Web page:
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‘Oldest and most complete’ mummy found in Egypt | News

A 4,300-year-old mummy was found covered in layers of gold near the Step Pyramid at Saqqara.

Egyptian archaeologists have unearthed a pharaonic tomb near the capital, Cairo, which contains perhaps the oldest and “most complete” mummy yet to be discovered in the country.

A 4,300-year-old mummy was found at the bottom of a 15m shaft in a recently discovered group of tombs dating from the Fifth and Sixth Dynasties of the Old Kingdom, near the Step Pyramid at Saqqara, Zahi. This was announced to journalists on Thursday by the director of the Hawass team.

The mummy of a man named Gekashepes had a “plating of gold leaf” and was in a limestone sarcophagus sealed in lime mortar.

“I looked inside to see what was inside the sarcophagus: a beautiful human mummy, completely covered in layers of gold,” Hawass said. “This mummy may be the oldest and most complete mummy found in Egypt to date.”

Among other tombs found was one belonging to Khnumdjedef, inspector of officials, overseer of the nobility and priest during the reign of Unas, the last pharaoh of the fifth dynasty. It was decorated with scenes from everyday life.

An Egyptian archaeologist talks to a recently discovered tomb from the Old Kingdom.
The expedition discovered a group of tombs belonging to the fifth and sixth dynasties of the Old Kingdom. [Amr Nabil/AP Photo]

Another tomb belonged to Mary – “keeper of secrets and assistant to the great leader of the palace.”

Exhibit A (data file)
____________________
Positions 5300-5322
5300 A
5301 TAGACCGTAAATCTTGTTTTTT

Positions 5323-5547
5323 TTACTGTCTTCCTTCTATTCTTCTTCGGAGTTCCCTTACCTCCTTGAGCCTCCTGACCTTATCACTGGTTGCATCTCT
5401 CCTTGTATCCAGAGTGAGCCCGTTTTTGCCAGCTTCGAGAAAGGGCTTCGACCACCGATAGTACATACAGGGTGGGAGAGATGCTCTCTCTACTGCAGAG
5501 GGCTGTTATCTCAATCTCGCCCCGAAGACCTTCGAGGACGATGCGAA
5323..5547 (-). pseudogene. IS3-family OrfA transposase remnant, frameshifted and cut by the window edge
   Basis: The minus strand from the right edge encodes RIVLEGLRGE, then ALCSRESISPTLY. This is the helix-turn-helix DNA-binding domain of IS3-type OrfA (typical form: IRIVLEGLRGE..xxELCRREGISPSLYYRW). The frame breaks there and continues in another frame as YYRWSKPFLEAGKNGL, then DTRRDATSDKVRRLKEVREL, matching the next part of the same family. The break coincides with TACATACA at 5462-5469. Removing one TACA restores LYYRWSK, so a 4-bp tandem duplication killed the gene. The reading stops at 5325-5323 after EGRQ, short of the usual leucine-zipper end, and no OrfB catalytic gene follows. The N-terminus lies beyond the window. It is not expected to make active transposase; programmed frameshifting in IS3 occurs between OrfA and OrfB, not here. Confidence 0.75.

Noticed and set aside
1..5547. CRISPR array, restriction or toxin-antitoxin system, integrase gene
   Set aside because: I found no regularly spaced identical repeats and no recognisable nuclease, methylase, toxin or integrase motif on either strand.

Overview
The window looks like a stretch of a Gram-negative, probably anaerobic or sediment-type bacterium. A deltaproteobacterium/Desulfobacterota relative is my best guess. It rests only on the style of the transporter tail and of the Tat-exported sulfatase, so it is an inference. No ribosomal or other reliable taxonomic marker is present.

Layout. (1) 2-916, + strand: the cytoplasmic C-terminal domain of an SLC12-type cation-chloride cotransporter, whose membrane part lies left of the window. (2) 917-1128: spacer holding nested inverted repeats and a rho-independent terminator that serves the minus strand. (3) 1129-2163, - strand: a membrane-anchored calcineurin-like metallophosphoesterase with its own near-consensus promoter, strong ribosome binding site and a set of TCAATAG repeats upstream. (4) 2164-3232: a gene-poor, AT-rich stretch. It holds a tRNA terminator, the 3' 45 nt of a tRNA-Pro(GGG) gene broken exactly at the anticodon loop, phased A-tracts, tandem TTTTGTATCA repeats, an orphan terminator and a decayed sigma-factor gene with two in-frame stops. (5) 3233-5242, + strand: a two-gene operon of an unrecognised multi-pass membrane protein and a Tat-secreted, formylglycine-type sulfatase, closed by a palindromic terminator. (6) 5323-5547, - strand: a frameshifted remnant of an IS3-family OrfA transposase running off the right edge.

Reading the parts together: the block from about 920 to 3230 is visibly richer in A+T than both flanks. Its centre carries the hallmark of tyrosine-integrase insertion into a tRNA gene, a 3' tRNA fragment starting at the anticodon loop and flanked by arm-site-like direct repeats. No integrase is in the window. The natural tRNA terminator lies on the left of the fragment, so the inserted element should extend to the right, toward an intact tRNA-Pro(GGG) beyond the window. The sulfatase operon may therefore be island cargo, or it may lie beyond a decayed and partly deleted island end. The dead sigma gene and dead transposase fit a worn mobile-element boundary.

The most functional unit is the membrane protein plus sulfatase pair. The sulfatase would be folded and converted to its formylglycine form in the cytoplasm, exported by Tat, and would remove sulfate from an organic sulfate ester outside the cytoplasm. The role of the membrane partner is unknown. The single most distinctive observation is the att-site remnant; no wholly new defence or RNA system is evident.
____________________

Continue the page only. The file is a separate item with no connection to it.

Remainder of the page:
The priestly title of “secret keeper” was worn by high-ranking palace officials, who gave power and authority to perform special religious rituals.

The third tomb belonged to a priest in the pyramid complex of Pharaoh Pepi I, while the fourth belonged to a judge and writer named Fetek, Hawass added.

Fetek’s tomb included a collection of “the largest statues” ever found in the area, said Mostafa Waziri, head of Egypt’s High Council of Antiquities.

Numerous statues have been found among the tombs, including one depicting a man, his wife, and several servants.

The sprawling burial site in Egypt’s ancient UNESCO-listed capital Memphis is home to more than a dozen pyramids, animal graves and old Coptic Christian monasteries.

In a separate announcement earlier this week, a team of Cairo University scientists revealed previously unknown details about a mummified teenage boy dating back to around 300 BC.

Using CT scans, a team of scientists has shed new light on the boy’s high social status, confirming the intricate details of the amulets inserted into his mummified body and the type of burial he received.

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